Chicago (IL) – According to a media reports, Google is planning to subpoena Yahoo, Microsoft, and Amazon for documents pertaining to the copyright infringement suit brought against Google over its book-scanning project.
Microsoft and Yahoo announced plans for similar projects in 2005. They are part of the Open Content Alliance, an organization devoted to creating a permanent archive of various texts. It includes Britain’s National Archives and the University of California.
Through the subpoenas, Google hopes to find information, including the copyright status, of books that have been scanned and are a part of the projects from the rival sites. Amazon allows viewers to see selected material from books before purchasing them, although publishers must consent to this beforehand.
Publishers and authors have sued Google because they have been posting copyrighted material from books on their site, without permission. Google contends that the entire scope of the project is in compliance with copyright law because only partial content is available to the public.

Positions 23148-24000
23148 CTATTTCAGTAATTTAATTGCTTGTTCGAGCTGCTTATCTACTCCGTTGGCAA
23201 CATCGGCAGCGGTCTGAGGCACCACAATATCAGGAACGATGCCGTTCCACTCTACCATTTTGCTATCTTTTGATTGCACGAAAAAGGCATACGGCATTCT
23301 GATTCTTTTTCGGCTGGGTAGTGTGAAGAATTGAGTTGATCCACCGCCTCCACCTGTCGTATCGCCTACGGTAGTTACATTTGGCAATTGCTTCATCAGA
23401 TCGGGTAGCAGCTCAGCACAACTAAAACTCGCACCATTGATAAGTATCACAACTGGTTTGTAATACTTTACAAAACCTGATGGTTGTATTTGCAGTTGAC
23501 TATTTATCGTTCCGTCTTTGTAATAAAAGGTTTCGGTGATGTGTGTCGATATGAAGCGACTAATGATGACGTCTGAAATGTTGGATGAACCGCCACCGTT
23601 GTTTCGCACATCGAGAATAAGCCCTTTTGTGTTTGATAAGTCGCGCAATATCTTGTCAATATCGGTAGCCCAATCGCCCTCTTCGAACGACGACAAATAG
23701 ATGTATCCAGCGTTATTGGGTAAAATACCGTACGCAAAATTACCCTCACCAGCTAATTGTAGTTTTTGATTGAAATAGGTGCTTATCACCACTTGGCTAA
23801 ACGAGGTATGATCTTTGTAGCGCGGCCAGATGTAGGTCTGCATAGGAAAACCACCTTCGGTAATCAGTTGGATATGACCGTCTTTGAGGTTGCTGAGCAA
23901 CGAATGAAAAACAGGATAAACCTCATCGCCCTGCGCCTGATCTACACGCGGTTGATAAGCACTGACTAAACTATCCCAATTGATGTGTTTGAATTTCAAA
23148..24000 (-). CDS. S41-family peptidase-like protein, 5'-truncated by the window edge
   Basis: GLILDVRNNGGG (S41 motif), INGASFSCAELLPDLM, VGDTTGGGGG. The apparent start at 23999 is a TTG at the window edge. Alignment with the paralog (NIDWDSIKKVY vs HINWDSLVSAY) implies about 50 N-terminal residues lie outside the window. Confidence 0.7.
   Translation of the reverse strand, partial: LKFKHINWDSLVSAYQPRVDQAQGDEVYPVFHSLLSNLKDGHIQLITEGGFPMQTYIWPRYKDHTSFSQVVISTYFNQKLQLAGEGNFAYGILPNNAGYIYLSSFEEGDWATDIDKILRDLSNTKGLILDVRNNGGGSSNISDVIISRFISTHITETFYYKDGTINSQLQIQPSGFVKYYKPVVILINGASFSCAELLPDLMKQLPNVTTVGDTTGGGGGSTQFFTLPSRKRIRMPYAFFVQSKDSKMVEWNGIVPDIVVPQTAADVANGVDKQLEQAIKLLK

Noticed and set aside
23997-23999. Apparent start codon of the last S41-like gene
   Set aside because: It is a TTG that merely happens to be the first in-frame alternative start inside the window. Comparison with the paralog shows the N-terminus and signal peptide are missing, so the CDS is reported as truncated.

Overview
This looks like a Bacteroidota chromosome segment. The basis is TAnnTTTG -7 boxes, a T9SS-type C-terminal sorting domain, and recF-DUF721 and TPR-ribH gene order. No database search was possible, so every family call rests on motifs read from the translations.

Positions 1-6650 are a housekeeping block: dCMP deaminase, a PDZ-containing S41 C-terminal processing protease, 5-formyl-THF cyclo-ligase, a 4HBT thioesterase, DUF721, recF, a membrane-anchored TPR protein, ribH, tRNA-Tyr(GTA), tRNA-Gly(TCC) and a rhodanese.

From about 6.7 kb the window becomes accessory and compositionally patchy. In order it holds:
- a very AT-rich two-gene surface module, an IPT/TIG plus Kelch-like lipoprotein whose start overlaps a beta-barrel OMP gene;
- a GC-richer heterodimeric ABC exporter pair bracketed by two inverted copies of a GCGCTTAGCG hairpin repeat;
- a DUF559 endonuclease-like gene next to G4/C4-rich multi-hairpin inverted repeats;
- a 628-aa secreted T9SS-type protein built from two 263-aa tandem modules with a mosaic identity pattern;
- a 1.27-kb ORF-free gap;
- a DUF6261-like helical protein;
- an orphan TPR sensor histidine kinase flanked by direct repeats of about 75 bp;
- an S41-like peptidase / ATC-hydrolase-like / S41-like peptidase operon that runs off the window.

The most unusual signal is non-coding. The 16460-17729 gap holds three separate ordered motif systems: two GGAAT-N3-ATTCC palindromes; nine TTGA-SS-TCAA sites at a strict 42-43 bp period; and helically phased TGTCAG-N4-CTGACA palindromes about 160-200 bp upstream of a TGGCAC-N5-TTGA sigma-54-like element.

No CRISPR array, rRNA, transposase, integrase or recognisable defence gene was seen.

“We have also made clear to these organizations that we will work with them to address any concerns about their confidential information,” said Google spokeswoman Megan Lamb.
Subpoena notices were filed on 26 and 29 September. A U.S. District Judge ordered that the acquired information be confidential and used for litigation purposes only.
Google’s book scanning project currently includes books from seven libraries, including Stanford and Harvard. Google apparently has published content without consent from the individual copyright holders of the books, but the company says say that publishers may opt out of the project. This is unlike MSN’s project, which focuses exclusively on out-of-copyright and non-copyrighted material, and similar projects from Amazon and Yahoo, which require consent from the publishers ahead of time.